17 race meetings are held at the Huntingdon in a calendar year. The races are spread across nine months in the year, with the Peterborough Chase regarded as the most popular. The chase did move to other tracks in 2010 and 2012, as the frozen Huntingdon track proved unusable in those years.

Best Mate is probably the most famous horse to have run at the course, if you consider him greater than the Desert Orchid. Other big names like Edredon Bleu and One Man are also on its stats.


hexhamHexham racecourse is located in the market town by the same name in Northumberland County, North East England. It is the only surviving recourse in the area, and has events screened on At The Races.


Racing at Hexham has been happening since the 1720s. It has however been threatened by closure many times, either from financial difficulties or competition from more attractive courses. The most famous race hosted here is the Heart of All England steeplechase, which has been running since 1907.

Charles William Chipchase Henderson has a special place in the history of the course. He acquired the property at a time when racing had virtually died in 1880, putting up racing and viewing facilities, some of which exist to this day.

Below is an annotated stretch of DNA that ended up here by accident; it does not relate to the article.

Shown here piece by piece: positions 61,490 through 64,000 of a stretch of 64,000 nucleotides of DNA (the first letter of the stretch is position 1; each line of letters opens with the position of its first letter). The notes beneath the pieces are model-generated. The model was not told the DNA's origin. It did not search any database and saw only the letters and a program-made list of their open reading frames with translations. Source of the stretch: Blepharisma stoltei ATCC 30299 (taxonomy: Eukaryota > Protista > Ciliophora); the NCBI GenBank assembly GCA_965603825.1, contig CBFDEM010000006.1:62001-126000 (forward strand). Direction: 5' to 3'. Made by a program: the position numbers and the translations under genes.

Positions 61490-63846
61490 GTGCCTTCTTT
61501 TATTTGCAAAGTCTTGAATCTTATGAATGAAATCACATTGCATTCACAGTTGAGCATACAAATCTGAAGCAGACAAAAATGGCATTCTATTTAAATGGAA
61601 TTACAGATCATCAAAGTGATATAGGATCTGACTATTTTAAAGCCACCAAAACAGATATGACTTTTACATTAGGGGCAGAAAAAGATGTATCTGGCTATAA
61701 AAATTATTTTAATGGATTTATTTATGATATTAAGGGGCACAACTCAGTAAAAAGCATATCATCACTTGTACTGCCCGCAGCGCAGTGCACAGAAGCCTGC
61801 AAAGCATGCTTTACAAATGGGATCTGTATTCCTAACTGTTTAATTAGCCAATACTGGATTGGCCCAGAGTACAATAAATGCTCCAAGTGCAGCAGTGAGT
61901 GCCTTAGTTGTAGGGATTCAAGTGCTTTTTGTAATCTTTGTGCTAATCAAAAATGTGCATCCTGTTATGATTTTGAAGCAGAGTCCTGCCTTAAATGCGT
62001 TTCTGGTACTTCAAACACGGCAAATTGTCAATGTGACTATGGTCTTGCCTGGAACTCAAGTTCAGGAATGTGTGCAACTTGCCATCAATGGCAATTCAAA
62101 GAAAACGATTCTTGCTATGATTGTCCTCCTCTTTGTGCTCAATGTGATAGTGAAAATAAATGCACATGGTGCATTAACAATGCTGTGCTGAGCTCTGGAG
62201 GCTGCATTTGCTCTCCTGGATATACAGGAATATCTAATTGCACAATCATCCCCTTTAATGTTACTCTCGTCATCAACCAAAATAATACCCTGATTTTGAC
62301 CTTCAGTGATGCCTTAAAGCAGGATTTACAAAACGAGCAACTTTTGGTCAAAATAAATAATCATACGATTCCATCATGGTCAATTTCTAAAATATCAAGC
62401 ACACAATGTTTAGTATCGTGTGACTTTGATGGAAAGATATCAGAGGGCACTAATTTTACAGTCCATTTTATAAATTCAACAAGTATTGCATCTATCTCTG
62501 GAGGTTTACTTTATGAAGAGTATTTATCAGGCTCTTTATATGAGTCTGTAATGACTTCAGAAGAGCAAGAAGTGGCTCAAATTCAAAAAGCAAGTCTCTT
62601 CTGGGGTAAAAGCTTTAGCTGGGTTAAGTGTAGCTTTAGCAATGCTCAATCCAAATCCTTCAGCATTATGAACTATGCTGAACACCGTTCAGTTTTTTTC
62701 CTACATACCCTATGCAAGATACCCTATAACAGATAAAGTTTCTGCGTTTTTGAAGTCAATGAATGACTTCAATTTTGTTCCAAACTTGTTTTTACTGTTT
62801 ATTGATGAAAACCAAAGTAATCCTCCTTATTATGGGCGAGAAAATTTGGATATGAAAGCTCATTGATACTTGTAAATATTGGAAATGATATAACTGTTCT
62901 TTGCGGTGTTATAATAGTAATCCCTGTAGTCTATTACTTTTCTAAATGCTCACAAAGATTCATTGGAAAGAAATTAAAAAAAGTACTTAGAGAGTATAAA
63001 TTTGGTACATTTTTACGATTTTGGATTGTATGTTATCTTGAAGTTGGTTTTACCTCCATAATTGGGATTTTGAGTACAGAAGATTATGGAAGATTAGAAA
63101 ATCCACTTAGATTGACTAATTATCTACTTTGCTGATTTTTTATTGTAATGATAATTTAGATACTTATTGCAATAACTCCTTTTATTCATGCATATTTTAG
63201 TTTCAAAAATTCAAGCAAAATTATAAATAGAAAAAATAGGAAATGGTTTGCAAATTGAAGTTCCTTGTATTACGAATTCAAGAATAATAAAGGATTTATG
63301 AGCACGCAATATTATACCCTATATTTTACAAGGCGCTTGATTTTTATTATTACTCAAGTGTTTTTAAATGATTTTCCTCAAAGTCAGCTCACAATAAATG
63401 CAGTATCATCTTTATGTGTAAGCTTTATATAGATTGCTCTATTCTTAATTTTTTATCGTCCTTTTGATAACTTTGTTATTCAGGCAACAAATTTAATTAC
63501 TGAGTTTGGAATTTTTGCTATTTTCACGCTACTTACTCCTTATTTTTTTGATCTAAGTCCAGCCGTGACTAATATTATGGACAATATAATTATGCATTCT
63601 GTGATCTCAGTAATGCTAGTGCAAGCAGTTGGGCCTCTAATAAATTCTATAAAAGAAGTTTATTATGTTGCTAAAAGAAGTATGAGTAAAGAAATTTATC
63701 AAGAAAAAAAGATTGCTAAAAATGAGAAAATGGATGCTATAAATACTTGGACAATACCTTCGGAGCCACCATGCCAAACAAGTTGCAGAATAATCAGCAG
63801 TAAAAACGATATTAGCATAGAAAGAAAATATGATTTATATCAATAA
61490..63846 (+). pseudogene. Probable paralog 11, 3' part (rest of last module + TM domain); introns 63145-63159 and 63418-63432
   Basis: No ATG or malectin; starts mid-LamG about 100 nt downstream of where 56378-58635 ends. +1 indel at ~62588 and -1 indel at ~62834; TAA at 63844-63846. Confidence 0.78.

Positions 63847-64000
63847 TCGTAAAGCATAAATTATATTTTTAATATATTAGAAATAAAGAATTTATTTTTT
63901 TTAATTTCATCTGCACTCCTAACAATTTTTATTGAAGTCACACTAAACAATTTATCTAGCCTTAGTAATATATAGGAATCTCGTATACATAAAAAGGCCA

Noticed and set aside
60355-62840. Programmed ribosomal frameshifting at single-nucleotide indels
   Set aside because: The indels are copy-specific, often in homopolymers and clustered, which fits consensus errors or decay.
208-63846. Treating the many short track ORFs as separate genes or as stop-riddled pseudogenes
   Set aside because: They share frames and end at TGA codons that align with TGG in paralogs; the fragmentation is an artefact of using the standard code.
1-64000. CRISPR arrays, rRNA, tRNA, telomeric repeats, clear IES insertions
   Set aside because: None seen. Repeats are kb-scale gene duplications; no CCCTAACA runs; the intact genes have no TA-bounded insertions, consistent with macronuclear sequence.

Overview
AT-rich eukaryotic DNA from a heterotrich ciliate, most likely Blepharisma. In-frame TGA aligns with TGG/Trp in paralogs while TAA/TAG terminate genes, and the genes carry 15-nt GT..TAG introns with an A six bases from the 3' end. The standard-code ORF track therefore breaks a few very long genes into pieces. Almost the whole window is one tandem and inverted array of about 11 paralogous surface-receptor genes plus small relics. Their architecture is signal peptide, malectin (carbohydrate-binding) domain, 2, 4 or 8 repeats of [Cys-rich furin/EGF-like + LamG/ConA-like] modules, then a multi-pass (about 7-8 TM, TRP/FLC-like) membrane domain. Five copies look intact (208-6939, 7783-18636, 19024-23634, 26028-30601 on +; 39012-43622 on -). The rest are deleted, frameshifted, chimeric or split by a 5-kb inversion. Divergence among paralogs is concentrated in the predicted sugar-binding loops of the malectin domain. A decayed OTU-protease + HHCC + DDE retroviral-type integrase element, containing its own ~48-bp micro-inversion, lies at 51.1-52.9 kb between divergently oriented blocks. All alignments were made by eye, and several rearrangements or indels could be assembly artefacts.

Racing at Hexham was stopped during the Second World War, during which it was used as an ammunition site. Racing returned in 1946, and has been continuing since. A lot of upgrades were introduced in the 1990s, part of which included the construction of a lake within the premises.

The course

The racing circuit extends over a length of one and a half miles. It is generally flat, with an uphill climb close to the finish, which gives way to a perfectly flat distance in the run in which extends about 150 yards. The track is oval in shape, with another straight along the center which gives it three long stretches. It is used for national hunt races. Racing is left handed, with steep deeps that require racehorses to put every bit of stamina to use.

Acces by road is made easy by the clear signposting. The closest railway station is Hexham, 1.7 miles from the course. Air access is through the Newcastle airport 17 miles away or helicopter landing on the course which requires prior arrangements.


The Heart of All England Hunter chase is Hexham’s premiere race. The Northumberland Day also attracts a good number of viewers. Racing takes place between February and December.